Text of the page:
Disability row at Birkbeck graduation ceremony

 

A disabled postgraduate has refused to attend her graduation ceremony, claiming she feels her university did not give her enough consideration after it tried and failed to fully accommodate her needs.

Madeline Rees, 23, who has muscular dystrophy and requires a mobility scooter to get around, was initially told by the events team at Birkbeck University there would be no problems with her attending graduation on Thursday April 25 shortly after she had purchased her cap and gown.

But soon afterwards the University, in London’s Russell Square, informed her that the stage would be inaccessible to her scooter due to a steep flight of steps.

In an email shared with The Independent, the university told her it might be easier for her to be sat on stage throughout the ceremony, as well as to ensure the ‘smooth running’ of the day, held at the Institute of Education, next to Birkbeck.

“I’m not a banner to be set up on stage, I’m a human being. I did not want to be paraded around,” Ms Rees, who studied an MA in Museum Cultures at Birkbeck, said. “Worse still, the email implied my mobility scooter would disrupt the ceremony.

“Graduation is about spending time with your university peers and I wasn’t allowed to do that. There was no consideration to pick a venue with full accessibility.”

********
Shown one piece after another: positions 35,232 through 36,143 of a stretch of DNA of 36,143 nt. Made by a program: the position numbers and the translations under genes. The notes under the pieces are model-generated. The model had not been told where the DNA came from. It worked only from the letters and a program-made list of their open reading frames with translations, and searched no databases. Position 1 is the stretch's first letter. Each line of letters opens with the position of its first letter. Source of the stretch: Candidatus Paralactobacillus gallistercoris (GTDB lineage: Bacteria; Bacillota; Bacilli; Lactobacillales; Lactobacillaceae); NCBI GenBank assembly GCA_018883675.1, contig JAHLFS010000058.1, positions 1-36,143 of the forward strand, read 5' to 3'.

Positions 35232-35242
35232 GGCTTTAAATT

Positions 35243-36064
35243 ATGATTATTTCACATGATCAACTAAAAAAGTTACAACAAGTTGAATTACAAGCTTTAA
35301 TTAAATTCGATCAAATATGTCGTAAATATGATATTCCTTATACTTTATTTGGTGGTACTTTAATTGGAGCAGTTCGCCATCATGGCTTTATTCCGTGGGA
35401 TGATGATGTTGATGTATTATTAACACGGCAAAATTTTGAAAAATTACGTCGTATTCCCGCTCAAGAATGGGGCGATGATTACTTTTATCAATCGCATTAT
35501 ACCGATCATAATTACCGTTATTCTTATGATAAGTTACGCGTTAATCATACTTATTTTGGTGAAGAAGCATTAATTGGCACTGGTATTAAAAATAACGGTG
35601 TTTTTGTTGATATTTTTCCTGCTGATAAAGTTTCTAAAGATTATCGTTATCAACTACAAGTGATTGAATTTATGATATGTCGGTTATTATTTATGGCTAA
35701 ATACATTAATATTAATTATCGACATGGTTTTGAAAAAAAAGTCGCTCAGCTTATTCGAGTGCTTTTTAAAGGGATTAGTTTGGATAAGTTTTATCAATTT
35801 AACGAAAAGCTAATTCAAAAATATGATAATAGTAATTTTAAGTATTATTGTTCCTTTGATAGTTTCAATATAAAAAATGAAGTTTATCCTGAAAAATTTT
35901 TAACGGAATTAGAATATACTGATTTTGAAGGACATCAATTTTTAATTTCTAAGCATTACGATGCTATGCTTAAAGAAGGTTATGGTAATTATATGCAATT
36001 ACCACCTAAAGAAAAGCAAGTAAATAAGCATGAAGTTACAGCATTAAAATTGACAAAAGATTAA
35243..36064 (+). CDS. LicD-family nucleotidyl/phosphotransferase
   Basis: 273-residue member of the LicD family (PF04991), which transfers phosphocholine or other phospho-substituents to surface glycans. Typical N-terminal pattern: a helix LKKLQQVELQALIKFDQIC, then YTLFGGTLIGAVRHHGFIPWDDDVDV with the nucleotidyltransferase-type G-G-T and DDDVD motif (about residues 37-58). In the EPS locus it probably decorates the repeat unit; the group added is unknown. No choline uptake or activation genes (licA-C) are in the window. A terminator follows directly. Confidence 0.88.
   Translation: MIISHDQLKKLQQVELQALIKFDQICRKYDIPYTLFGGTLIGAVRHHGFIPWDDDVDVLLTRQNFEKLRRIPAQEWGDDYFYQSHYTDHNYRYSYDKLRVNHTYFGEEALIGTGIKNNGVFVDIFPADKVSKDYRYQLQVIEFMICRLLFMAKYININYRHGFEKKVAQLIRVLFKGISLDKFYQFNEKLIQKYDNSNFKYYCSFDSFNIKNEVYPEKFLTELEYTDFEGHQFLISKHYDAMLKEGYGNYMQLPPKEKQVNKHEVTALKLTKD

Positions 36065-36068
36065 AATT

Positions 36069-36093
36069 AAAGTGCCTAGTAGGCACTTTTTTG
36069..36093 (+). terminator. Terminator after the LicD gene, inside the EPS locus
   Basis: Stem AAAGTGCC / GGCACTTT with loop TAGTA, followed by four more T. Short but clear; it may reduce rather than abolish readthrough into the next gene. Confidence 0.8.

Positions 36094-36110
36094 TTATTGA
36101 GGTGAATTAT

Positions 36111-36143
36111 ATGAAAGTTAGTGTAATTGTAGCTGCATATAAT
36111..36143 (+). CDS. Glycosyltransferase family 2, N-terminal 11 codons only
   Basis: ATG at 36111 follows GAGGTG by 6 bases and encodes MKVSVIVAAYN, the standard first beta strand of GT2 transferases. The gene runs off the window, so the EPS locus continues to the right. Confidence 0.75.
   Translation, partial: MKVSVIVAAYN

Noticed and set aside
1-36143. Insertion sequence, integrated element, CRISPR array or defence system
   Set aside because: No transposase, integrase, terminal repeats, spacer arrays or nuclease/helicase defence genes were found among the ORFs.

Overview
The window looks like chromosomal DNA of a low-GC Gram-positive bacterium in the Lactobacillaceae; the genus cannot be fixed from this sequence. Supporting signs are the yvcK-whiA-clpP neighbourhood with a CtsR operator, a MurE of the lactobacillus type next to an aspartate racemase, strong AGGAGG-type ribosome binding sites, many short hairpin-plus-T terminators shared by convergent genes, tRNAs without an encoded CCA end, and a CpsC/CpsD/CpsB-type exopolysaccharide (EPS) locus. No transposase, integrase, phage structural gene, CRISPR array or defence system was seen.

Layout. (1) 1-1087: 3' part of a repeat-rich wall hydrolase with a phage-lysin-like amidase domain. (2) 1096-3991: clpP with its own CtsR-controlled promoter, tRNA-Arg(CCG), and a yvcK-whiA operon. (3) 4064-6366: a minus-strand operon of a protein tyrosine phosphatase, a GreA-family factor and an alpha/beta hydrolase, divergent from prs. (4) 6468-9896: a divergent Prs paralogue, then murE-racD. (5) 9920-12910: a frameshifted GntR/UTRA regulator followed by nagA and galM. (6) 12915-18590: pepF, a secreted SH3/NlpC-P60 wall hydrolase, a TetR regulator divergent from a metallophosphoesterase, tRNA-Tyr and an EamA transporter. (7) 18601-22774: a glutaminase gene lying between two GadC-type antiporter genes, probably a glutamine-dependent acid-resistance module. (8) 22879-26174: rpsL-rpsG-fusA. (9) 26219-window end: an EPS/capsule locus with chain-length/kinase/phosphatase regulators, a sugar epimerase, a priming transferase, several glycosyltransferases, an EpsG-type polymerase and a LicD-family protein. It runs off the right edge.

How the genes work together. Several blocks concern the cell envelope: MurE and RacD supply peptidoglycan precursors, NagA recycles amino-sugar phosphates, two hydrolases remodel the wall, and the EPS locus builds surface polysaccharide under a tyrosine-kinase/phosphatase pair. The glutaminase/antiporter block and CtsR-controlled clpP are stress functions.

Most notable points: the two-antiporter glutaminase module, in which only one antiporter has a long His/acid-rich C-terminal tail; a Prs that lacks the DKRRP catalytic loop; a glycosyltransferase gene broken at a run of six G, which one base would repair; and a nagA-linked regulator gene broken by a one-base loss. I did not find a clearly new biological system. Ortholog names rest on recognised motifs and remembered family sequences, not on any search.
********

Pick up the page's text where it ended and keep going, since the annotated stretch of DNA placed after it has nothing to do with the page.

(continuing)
The university also offered Ms Rees the chance to use a wheelchair so that she could sit with her friends and be brought onto the stage from a back entrance when it was time to accept her degree certificate.

A spokesperson from Birkbeck University said: “The venue we use is compliant with disability access regulations. We have been advised that a ramp to access the stage, even a temporary one, is not something that can be built in this hall.

“The stage is fully accessible via the backstage area and students who are unable to use the stairs are seated in the hall with fellow graduates until briefly leaving their peer group to gain access to the stage.

“Birkbeck is committed to being inclusive in our approach to graduation ceremonies. We do our very best to accommodate the needs of all students and their families on what is a very special occasion and celebration of their academic achievement.”

Ms Rees responded: “According to Birkbeck, disability is a one-size-fits-all situation. I completely understand that some buildings have their restrictions but frankly Birkbeck would have had much less work to do if they had simply booked a venue with a ramp.

“I’m disappointed I couldn’t graduate with my classmates as there were a lot of international students on my course who came over just for the ceremony and I didn’t get to see them. But I couldn’t attend yesterday, it was too discomforting for me.”

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